Eric Hissom
Actor - Director - Playwright 
Eric Hissom Reviews

Cyrano - Folger Theater, Washington, DC, 2011

Translated by Michael Hollinger. Adapted by Michael Hollinger and Aaron Posner

"As Cyrano, Eric Hissom gives a tour de force performance. His work requires a careful balancing act – Cyrano must be tortured and charismatic, vulnerable and heroic – and Hissom never hits a false note. "
-Alan Zilberman, Brightest Young Things


"As Cyrano,... Hissom is so effortlessly charming and authoritative....He’s so good, in fact, you almost can’t believe that this Cyrano’s inconveniently 3D schnoz would much impede him in romance..."

-Chris Klimek, Washington City Paper


The 39 Steps

National Tour, 2009-2010 

"The best performances of the play come from two men forced to play dozens of character of all backgrounds, occupations, and genders. Scott Parkinson and Eric Hissom, who has a history with Chicago theatre, are the real heroes of the play."


-Scotty Zachar, Chicago Theater Beat

"...the show belongs to Hissom and Parkinson. You never know how they'll pull off their next quick change or who they'll show up as next."

-Michael Martin,

"actors listed in the program only as Man #1 [Eric Hissom] and Man #2...responsible for all the supporting characters...these guys were a delight to watch. With clever costume changes, pitch perfect dialect shifts, and precise blocking, the performances carried off the show without a hitch."


The Turn of the Screw 
adapted for stage by Jeffrey Hatcher
Orlando Shakespeare Theater, 2010

"Hissom greets the audience first as a sort of malign narrator,...Then, in a tour-de-force performance, Hissom plays everybody else...".

-Elizabeth Maupin On Theater


written by Tom Stoppard
The Folger Theater, 2009

"... Eric Hissom's Nightengale is brusque and oily enough to alienate his friends, but not nearly enough to make us dislike him. The way he draws out Twyford’s own, more suppressed longings is an unflashy but keenly observed bit of binary performance."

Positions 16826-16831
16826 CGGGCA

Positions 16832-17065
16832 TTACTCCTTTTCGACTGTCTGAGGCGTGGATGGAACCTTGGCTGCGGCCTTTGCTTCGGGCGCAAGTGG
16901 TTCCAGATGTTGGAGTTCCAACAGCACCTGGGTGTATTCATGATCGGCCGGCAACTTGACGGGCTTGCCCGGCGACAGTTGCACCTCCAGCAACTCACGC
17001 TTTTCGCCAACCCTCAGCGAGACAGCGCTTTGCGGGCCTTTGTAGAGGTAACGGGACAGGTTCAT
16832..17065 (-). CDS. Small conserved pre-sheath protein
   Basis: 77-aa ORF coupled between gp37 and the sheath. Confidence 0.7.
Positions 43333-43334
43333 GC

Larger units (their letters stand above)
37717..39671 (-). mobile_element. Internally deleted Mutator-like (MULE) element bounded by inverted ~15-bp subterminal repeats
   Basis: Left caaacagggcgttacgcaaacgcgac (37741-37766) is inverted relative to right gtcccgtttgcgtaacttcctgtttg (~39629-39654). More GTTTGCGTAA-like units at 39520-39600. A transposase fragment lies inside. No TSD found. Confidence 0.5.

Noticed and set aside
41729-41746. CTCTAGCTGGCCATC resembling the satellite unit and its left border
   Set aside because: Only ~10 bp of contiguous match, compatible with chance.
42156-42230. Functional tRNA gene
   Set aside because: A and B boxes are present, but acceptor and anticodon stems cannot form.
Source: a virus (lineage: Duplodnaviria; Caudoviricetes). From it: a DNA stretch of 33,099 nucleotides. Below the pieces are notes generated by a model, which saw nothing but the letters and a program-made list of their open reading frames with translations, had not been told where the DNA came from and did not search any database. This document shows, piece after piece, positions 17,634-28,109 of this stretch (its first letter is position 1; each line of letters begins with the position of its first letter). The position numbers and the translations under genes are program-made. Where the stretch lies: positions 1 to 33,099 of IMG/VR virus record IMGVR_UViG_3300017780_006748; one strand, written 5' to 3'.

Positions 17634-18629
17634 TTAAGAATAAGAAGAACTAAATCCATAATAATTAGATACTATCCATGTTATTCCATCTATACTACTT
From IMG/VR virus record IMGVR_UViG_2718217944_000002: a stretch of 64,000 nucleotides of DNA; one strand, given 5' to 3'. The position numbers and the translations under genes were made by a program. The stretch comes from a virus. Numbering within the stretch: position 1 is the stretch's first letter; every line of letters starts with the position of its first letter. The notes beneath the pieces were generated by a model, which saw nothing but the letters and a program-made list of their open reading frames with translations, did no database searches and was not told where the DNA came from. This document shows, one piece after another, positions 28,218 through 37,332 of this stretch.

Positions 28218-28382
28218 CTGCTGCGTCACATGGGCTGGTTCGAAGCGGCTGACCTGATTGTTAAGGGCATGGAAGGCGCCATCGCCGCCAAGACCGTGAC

- Chris Klimek, the dcist  


Two River Theater Company, 2008
The Folger Theater, 2008

Two River Theater Company Review
"Then there’s the “Knock-knock! Who’s there?” routine of Eric Hissom as the Porter. Even if Shakespeare’s bumbling porters leave you cold, this splash of sunshine in an evening shrouded in red and black proves a welcome diversion."
Naomi Siegel, The New York Times

The Folger Theater Review
"...Macbeth's weird of them, Eric Hissom, does double duty as a drunken porter, whose audience interactions provide much-needed gross out comic relief...."
- Missy Frederick, The DCist 

Banyan Theater, Sarasota Florida, 2007
Directed by Chris Dolman

"Hissom is mesmerizing as the mercurial Hardy. His characterization of the faith healer is alternately charismatic and despicable. Like any gifted artist, Hardy defines himself by his gift. ...Hissom nailed it."
-Marty Fugate, Sarasota The Observer

"...Hissom commands the stage with his constantly changing, delicately nuanced voice and body language that reveal as much about the troubled Frank as his dialogue. He is superb in a role that ranges from intense suffering to arrogant blustering."
-Wayne Barcomb, Pelican Press


Adaptation Written by Jim Helsinger
Directed by Michael Carleton

"... You feel for Hissom's lonely Crusoe, who is so eager to communicate that even his own journal is his salvation."

"Hissom digs deep inside this man to find both the self-important European colonialist of his time and an iconoclast who rails at a God in whom he can't believe.... It's a tireless performance, yet what's most interesting is some of the quieter moments -- the look in Hissom's eyes, say, when Crusoe looks at his old world in a startlingly new way. . . ."


Orlando UCF Shakespeare Festival, 2005

"But if evil can be orgasmic, it is Eric Hissom's Iago that will do it to you.... Hissom's performance is pitch-perfect, leaving tingles of fear resonating in your body at appropriate moments."
Matthew MacDermid,


Orlando UCF Shakespeare Festival, 2004

Directed by Pat Flick

"...Hissom, who seemed like an odd choice for the role, makes Elyot the most fully formed character onstage, a suave man whose uncertainties are boiling just beneath the surface, a man hilariously possessed..."
- Elizabeth Maupin, Orlando Sentinel

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